With my focus still on electronic audio production I was accepted into the competitive environment of McGill University's (Montréal) M.Sc in Audio Engineering (Tonmeister) and began studies there. http://www.mcgill.ca/music/programs/department-music-research/sound-recording-area

Realizing that the program was more purely technical and electronic than creative however, I accepted an opportunity to live and work in Kyoto, Japan, as I was heavily engaged with Eastern philosophical traditions at the time, primarily Mahayana Buddhism and Aikido. While there I began my initial Japanese studies that continue to this day, continued my work with audio (especially with the Korg corporation), and became passionate about photography and imaging, taking imaging courses in Tokyo and working primarily with Minolta and Nikon film cameras (now my preference is Canon).

After three years in Japan I was offered a position at the University of Hawaii as a lecturer in French (for training Hawaiian/French Polynesian social workers) and also attending conferences and events at the East-West center while acquiring my M.A. in comparative literature (focus on post-colonial studies, comparative theoretical studies, and area studies of Japan and the francophone diaspora).

While at the University of Hawaii I completed my studies to become a mixed-gas technical scuba diving instructor, and became professionally involved in deep-water photography and videography. I was also technician for the Mac Lab in the College of Languages, Linguistics and Literatures, and worked on some Mac-related language preservation projects.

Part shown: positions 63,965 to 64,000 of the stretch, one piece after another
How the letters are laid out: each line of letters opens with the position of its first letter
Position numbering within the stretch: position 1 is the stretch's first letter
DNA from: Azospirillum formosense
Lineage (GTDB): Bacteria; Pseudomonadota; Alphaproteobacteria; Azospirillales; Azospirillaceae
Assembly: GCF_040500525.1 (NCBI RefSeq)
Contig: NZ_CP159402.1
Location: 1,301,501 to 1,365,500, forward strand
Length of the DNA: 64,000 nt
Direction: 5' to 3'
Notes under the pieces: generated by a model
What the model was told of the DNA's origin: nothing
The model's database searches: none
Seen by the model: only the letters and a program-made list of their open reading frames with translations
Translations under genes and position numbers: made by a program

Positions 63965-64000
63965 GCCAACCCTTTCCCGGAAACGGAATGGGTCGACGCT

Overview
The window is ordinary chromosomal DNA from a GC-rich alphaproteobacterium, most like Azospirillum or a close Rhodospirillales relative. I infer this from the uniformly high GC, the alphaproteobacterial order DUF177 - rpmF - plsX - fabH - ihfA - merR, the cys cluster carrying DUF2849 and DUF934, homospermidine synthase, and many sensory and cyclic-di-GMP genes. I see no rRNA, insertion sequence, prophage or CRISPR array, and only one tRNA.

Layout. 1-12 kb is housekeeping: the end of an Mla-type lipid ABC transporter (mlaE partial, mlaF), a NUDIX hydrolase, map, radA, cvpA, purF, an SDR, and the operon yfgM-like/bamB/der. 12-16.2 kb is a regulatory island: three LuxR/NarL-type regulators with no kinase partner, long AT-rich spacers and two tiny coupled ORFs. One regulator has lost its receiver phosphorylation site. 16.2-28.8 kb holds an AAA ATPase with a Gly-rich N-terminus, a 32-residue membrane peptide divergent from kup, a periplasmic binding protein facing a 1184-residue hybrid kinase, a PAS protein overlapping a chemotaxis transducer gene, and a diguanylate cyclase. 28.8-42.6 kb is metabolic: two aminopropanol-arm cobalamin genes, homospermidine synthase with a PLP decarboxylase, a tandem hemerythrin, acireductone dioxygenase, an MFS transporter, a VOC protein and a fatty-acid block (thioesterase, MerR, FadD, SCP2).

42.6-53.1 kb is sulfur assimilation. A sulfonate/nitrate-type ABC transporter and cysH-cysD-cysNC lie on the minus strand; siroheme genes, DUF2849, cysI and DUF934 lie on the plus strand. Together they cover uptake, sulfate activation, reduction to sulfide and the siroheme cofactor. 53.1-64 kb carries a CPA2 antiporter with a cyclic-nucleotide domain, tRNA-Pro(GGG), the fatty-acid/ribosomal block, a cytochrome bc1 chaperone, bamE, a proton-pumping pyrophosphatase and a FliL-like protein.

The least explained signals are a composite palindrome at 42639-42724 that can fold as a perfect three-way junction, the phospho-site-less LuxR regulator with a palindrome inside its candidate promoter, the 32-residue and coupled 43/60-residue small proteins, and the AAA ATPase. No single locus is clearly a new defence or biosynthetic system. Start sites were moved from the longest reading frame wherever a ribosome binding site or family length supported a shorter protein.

An opportunity to meet and discuss with esteemed post-colonial theorist Gayatri Chakravorty Spivak during an interdisciplinary conference that I co-chaired at the UH-Manoa helped me to see the colonial aspects in much of my life experience, including my Franco-Manitoban background on my mother's side, and experiences in the Asia/Pacific region.

Based on my own sense of the loss of the French language in many parts of Canada and the United States, I came to strongly believe in the goal of the empowerment and preservation of traditional languages and cultures. In particular, I became passionate in the goal of assisting others towards mastering digital/technical means of better interpreting media while becoming aware of media biases; and towards this goal I entered the University of Washington's Department of Communication with the goal of earn my doctorate with the esteemed faculty there. 

In Seattle, I was exposed to colleagues from Apple, Microsoft, Google, and Adobe, and in addition to teaching I became a technical (Mac-based) consultant for the Center for Social Scientific Computation and Research for the College of Arts and Sciences. In an attempt to learn all three official languages of Canada and Nunavut, I completed language studies in Inuktitut in preparation for my fieldwork in the Canadian Arctic.